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“Di Mwen” is a podcast dedicated to sharing a more complete, more personal narrative about Haiti. This is part 3 of the series “Haiti Elections, WTF?!” on the Di Mwen podcast, covering different perspectives on the ongoing Haitian presidential elections. Seymour Billy is a Haitian student who refuses to vote in this upcoming election, this is an interview explaining how he came to this decision.
“I did not choose to not vote. They have made me not vote.”
According to the Institute for Democracy and Electoral Assistance, the amount of voters in Haiti has decreased every election season since 2000. In 2015, over 80% of registered voters did not participate in parliamentary elections. Seymour Billy Windley is part of that majority.
As an anthropology and sociology student in Port-au-Prince, one would think voting would be an obvious choice for Seymour. Instead, at 28 years old, he is already disillusioned with the election process because nothing has changed. And presumably nothing will change. Seymour believes his hand has been forced not to vote, “Se pa mwen ki chwazi pa vote. Yo fè m pa vote. I did not choose to not vote. They have made me not vote.”Last year’s election attempt was a circus. Seymour predicted the 2015 presidential run-offs would not happen. He was spot on. There were 54 people vying for the title of Head-of-State, and somehow Haiti ended up with interim President Jocelerme Privert, who was installed by the Senate.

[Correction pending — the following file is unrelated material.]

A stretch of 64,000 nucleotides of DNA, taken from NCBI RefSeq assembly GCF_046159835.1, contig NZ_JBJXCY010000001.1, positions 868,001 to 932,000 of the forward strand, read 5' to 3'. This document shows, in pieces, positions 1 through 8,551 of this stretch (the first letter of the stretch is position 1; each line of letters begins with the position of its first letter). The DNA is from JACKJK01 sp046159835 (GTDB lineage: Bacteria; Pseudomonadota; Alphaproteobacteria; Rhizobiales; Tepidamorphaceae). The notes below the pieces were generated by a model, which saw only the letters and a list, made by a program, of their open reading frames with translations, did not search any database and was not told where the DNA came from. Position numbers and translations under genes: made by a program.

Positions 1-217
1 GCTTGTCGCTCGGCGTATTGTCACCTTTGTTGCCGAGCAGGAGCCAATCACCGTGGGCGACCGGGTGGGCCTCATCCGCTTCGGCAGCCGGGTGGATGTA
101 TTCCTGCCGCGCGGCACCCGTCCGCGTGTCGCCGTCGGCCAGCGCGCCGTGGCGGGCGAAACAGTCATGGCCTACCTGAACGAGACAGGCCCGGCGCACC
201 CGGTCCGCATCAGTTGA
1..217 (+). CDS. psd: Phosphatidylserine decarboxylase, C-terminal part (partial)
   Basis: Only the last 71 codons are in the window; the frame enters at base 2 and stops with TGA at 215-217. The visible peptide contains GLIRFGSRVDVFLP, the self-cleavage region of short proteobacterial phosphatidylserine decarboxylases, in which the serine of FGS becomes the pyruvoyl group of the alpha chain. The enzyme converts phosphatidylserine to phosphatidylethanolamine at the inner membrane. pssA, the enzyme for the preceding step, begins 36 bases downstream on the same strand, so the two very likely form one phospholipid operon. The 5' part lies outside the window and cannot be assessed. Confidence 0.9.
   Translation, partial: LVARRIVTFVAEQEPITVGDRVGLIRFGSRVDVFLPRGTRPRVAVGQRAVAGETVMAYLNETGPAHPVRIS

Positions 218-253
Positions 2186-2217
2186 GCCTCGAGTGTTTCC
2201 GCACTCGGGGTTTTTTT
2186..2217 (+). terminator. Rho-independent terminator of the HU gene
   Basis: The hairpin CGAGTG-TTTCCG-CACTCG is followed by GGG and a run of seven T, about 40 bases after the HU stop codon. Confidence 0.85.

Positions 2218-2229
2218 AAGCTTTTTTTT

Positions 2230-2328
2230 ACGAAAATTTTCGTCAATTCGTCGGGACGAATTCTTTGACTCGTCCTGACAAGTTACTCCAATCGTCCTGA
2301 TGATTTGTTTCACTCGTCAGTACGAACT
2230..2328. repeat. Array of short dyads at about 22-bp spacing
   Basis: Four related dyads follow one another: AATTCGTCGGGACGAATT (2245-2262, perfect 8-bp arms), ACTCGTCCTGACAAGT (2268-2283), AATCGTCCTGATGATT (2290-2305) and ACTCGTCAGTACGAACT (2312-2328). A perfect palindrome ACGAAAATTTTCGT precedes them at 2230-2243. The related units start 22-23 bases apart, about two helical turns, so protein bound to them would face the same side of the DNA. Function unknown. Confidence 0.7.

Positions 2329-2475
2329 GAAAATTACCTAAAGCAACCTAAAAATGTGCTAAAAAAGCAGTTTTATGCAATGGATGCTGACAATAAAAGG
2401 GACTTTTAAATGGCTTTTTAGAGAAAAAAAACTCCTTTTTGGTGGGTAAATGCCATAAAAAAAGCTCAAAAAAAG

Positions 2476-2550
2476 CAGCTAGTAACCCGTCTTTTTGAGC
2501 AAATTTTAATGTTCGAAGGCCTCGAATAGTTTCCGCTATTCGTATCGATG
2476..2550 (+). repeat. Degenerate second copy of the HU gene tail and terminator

“Don’t talk to me about my rights as a citizen when it’s election time, when in the four previous years, you failed to recognize me as a citizen; failed to recognize my humanity.”
Arguably, the right to vote distinguishes democracy from other government systems. “I don’t appreciate politicians touting citizens’ right to vote while neglecting these same citizens’ civil rights, their economic rights.” Seymour says. Before the scheduled run-offs in 2015, in some neighborhoods sound trucks blasted songs encouraging people to cast their ballots. Seymour dismisses this, “Pa pale m de sitwayènte lè gen eleksyon. Don’t talk to me about my rights as a citizen when it’s election time, when in the four previous years, you failed to recognize me as a citizen; failed to recognize my humanity.” In Haiti, basics like healthcare, a decent place to live, clean water, and gender equality are not available to the masses. No wonder most people do not vote.Though Haiti’s lack of civil rights is common knowledge, the international community sponsored Haiti’s 2015 elections. They claimed the goal of their support was to strengthen Haiti’s government. Funding poured in from the United States, Canada, the European Union, Japan, Brazil, Trinidad and Tobago, Norway, and Argentina. The U.S. alone provided $33 million. Money well wasted.